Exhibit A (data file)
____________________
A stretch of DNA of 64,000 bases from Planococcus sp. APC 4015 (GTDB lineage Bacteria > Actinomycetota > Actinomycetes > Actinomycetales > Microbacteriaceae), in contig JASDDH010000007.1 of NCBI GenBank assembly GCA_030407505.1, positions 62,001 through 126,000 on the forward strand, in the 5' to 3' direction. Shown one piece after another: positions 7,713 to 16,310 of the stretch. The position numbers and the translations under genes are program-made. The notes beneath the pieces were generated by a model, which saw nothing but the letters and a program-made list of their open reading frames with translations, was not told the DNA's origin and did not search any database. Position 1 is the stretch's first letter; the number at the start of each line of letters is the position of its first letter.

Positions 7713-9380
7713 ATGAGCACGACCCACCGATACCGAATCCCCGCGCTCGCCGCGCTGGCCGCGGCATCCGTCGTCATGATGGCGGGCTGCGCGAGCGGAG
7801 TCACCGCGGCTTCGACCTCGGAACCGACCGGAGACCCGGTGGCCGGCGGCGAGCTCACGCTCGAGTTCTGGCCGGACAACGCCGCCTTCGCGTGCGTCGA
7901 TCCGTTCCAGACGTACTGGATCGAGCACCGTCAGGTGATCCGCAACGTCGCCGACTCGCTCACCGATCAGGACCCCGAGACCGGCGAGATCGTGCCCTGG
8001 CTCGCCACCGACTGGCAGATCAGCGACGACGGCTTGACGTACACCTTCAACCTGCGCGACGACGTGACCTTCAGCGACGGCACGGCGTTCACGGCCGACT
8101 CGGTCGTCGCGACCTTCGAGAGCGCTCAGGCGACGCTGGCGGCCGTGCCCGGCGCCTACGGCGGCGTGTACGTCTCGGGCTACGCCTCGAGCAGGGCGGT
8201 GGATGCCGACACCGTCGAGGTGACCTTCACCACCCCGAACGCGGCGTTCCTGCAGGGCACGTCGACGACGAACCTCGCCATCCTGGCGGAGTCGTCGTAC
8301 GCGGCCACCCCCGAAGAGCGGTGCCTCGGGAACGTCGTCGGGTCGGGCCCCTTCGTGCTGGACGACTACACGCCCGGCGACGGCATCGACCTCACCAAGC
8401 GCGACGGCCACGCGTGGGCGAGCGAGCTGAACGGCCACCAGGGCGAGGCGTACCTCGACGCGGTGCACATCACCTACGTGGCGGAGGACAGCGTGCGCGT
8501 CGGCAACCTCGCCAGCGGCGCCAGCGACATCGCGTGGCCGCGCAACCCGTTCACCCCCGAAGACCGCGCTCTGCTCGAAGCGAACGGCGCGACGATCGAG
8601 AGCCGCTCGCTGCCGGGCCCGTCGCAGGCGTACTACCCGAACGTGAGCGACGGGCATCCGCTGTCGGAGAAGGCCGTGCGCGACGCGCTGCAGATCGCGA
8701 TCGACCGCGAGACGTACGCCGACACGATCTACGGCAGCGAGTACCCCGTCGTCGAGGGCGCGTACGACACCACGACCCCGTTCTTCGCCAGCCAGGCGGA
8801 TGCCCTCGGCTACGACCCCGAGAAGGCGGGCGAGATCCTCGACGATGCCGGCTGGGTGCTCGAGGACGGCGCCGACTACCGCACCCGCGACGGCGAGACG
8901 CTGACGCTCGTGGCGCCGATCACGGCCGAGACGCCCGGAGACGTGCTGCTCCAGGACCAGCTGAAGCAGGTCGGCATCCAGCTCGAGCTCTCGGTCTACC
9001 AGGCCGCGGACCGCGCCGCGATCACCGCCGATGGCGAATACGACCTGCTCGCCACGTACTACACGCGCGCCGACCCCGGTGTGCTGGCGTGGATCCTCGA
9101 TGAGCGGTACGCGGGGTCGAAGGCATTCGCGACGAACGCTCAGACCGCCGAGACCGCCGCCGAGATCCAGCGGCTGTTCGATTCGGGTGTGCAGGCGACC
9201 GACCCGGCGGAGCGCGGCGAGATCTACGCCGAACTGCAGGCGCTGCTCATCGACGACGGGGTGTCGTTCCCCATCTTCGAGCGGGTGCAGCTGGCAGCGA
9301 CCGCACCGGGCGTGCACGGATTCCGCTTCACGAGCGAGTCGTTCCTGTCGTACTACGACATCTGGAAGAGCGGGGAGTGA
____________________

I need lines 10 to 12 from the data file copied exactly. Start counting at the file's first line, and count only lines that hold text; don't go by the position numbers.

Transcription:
8401 GCGACGGCCACGCGTGGGCGAGCGAGCTGAACGGCCACCAGGGCGAGGCGTACCTCGACGCGGTGCACATCACCTACGTGGCGGAGGACAGCGTGCGCGT
8501 CGGCAACCTCGCCAGCGGCGCCAGCGACATCGCGTGGCCGCGCAACCCGTTCACCCCCGAAGACCGCGCTCTGCTCGAAGCGAACGGCGCGACGATCGAG
8601 AGCCGCTCGCTGCCGGGCCCGTCGCAGGCGTACTACCCGAACGTGAGCGACGGGCATCCGCTGTCGGAGAAGGCCGTGCGCGACGCGCTGCAGATCGCGA